David Lipton, the acting IMF chief, has backed new monetary stimulus by the world’s top central banks to sustain the flagging global economy — in a thinly veiled nod to the US Federal Reserve and the European Central Bank as they consider easing policy.
In an interview with the Financial Times as G7 finance ministers and central bankers prepare to meet this week in France, Mr Lipton said that “in light of sluggish growth and downside risks, it makes sense for monetary policy in the major central banks to remain accommodative”.
Mr Lipton said he did not want to comment on specific decisions in individual countries, but added that central banks should not shy away from loosening policy — if it was justified — because of fears of losing ammunition to combat a future downturn.
“Our view is that if the economy needs support, you provide support — but not inappropriate policies that contribute to the slowdown, just in order to be in a position to fight the very slowdown that has been created,” he said.
Mario Draghi, ECB president, recently signalled the eurozone may move to strengthen its commitment to low interest rates or even resume bond purchases to tackle weak inflation, while Jay Powell, the Fed chairman, has indicated the US central bank might cut rates as early as this month because of “uncertainties” in the outlook.
The IMF in April downgraded its forecast for global growth this year to 3.3 per cent, but predicted a rebound to 3.6 per cent in 2020.
“We see some acceleration next year but that presupposes a few very important things, including that trade tensions continue to be resolved rather than intensify, and that a number of countries that had extreme stress recover somewhat,” Mr Lipton said, referring to Argentina, Venezuela, Turkey and Iran.
Mr Lipton, a former Clinton and Obama administration official who has been the first deputy managing director of the IMF since 2011, took the helm this month after Christine Lagarde was nominated to lead the ECB at the end of Mr Draghi’s term later this year.
“I view myself as being a steward during the transition, making sure we are successful with what we are doing, finishing tasks that need to be done and advancing the agendas that need to be advanced,” he said.
Just last week, the IMF approved the release of a $5.4bn tranche of funds to Argentina, part of the largest bailout the institution has ever authorised. Mr Lipton was upbeat about the loan’s prospects, despite fears that incumbent president Mauricio Macri could lose elections later this year to a populist challenger that could jeopardise economic reforms tied to the IMF programme.
“Argentina has had some ups and downs — we understand that political uncertainty may affect sentiment, but the good news is Argentina has put in place the policies that they designed in the programme. They carried them out, and it’s bearing fruit,” Mr Lipton said.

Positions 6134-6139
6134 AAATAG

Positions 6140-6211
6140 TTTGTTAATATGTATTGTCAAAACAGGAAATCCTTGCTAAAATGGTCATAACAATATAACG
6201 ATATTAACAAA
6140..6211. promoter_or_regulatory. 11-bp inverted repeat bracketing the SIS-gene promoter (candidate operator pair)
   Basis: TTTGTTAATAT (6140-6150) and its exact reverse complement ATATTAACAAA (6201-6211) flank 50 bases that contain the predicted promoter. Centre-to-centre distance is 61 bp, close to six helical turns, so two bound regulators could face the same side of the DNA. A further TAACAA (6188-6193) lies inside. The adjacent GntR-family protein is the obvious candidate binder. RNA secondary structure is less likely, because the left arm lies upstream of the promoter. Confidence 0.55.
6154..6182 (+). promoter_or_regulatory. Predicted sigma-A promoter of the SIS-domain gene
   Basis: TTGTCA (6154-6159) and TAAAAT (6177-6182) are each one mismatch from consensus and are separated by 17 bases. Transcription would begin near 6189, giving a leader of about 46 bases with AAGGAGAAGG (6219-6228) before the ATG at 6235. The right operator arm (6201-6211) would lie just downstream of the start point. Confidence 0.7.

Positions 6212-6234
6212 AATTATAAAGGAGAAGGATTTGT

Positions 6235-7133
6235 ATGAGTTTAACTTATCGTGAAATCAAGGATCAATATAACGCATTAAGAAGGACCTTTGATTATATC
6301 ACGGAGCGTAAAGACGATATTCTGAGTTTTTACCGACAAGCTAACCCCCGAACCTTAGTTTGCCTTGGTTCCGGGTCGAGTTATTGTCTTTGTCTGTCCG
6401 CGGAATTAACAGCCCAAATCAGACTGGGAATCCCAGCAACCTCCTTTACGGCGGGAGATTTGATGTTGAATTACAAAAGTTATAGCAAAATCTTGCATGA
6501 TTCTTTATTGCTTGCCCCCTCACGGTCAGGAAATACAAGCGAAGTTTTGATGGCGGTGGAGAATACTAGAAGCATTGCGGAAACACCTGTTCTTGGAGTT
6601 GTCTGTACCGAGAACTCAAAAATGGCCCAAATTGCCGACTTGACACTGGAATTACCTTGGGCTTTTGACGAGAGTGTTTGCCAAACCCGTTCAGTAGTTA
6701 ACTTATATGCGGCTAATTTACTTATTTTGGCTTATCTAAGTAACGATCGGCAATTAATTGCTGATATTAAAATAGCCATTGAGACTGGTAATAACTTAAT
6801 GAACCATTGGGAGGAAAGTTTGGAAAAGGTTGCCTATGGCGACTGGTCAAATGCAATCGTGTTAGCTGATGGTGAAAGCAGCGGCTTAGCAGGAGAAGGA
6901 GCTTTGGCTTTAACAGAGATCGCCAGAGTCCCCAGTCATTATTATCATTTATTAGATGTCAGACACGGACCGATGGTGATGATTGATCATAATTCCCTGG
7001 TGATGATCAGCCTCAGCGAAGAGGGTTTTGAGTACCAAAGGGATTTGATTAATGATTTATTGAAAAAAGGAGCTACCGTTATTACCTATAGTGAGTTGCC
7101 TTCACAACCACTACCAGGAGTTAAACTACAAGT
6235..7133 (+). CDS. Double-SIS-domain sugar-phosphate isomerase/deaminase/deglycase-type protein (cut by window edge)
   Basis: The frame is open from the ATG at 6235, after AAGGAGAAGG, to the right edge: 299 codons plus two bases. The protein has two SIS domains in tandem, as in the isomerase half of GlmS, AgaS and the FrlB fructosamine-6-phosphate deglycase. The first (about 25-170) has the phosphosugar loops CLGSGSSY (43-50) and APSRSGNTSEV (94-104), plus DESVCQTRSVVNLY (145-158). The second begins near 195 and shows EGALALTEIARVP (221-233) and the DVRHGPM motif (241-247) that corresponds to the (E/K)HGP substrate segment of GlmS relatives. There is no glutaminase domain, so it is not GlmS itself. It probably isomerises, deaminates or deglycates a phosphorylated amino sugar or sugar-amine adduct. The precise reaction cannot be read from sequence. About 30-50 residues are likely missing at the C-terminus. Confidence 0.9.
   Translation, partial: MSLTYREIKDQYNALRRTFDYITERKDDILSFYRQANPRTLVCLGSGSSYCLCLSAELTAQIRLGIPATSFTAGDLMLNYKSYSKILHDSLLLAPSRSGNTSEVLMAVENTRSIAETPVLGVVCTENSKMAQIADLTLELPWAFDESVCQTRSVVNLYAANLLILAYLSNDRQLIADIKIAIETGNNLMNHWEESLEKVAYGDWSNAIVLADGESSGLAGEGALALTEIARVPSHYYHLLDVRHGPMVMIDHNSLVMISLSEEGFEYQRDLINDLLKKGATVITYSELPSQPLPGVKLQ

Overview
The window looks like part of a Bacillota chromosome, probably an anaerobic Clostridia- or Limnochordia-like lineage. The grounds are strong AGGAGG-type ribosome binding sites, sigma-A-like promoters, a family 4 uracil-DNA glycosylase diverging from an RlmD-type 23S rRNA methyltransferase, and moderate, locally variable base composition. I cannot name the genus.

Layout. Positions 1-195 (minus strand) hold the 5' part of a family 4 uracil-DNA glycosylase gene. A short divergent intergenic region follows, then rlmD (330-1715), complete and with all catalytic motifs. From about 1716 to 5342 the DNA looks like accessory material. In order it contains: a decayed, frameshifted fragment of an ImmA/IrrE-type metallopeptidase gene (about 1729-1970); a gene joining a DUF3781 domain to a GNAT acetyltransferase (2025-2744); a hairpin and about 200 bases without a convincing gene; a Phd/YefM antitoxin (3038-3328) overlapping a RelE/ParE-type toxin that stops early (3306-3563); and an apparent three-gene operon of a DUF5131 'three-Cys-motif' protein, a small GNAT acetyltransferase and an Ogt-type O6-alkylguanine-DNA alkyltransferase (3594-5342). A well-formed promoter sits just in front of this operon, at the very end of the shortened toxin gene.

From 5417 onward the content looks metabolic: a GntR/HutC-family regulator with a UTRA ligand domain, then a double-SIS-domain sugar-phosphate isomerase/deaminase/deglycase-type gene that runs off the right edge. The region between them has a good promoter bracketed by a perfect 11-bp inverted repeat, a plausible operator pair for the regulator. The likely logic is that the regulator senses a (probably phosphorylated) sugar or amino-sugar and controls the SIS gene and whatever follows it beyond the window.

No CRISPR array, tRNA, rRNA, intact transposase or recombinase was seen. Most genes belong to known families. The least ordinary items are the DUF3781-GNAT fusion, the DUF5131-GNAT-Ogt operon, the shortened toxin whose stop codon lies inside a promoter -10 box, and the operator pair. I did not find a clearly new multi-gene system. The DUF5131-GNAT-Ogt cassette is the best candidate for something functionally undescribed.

The acting IMF chief said he was encouraged that the US and China had resumed their “dialogue” over trade, since commercial tensions between Washington and Beijing have been one of the main clouds over the outlook.
Given that there was bound to be less fiscal and monetary space available for authorities to use to tackle the next downturn compared with the during global financial crisis, Mr Lipton said it was important not to precipitate one. “It’s more important than it’s been in a long time to avoid a recession, to be careful about any actions that might trigger a downturn”, he warned.
Offering a glowing assessment of Ms Lagarde’s tenure at the fund, Mr Lipton said her main accomplishment was that “the world has come to see the IMF with respect” since her arrival eight years ago. At the time the fund was in crisis following the abrupt exit of her disgraced predecessor Dominique Strauss-Kahn. She had also emerged as the “world’s top economic diplomat” with close relations with many global leaders.
“I am often along for the ride, at her side in international meetings — she has their ear”, he said.
Looking ahead to her tenure at the ECB, Mr Lipton said those skills would serve the eurozone well, particularly if it was faced with a new crisis: “In the event of a downturn, a broad range of policy reactions would be needed — monetary, fiscal and structural — and in Europe, some form of action across many countries that would be mutually reinforcing. I would bet that Christine Lagarde at the helm if the ECB would be a voice for a broad reaction.”
Mr Lipton declined to comment on Ms Lagarde’s possible replacement at the IMF, as an informal succession race kicks off in European capitals. The IMF chief has traditionally been European while the head of the World Bank has traditionally been an American — an arrangement unlikely to be shaken.
One of Mr Lipton’s most pressing tasks in the coming months will be to try to wrap up talks to secure more funding for the IMF by its annual meetings in October.
While the Trump administration has been sceptical of increasing the IMF’s permanent reserves, which would require an adjustment in the voting shares of each country on the board, it has signalled an openness to replacing special borrowing arrangements that are due to expire in the coming years, offering a path to a deal.
“I’m quite confident that we will achieve the fundamental goal of preserving an adequate resource base — I believe we will get to the finish line on this,” Mr Lipton said.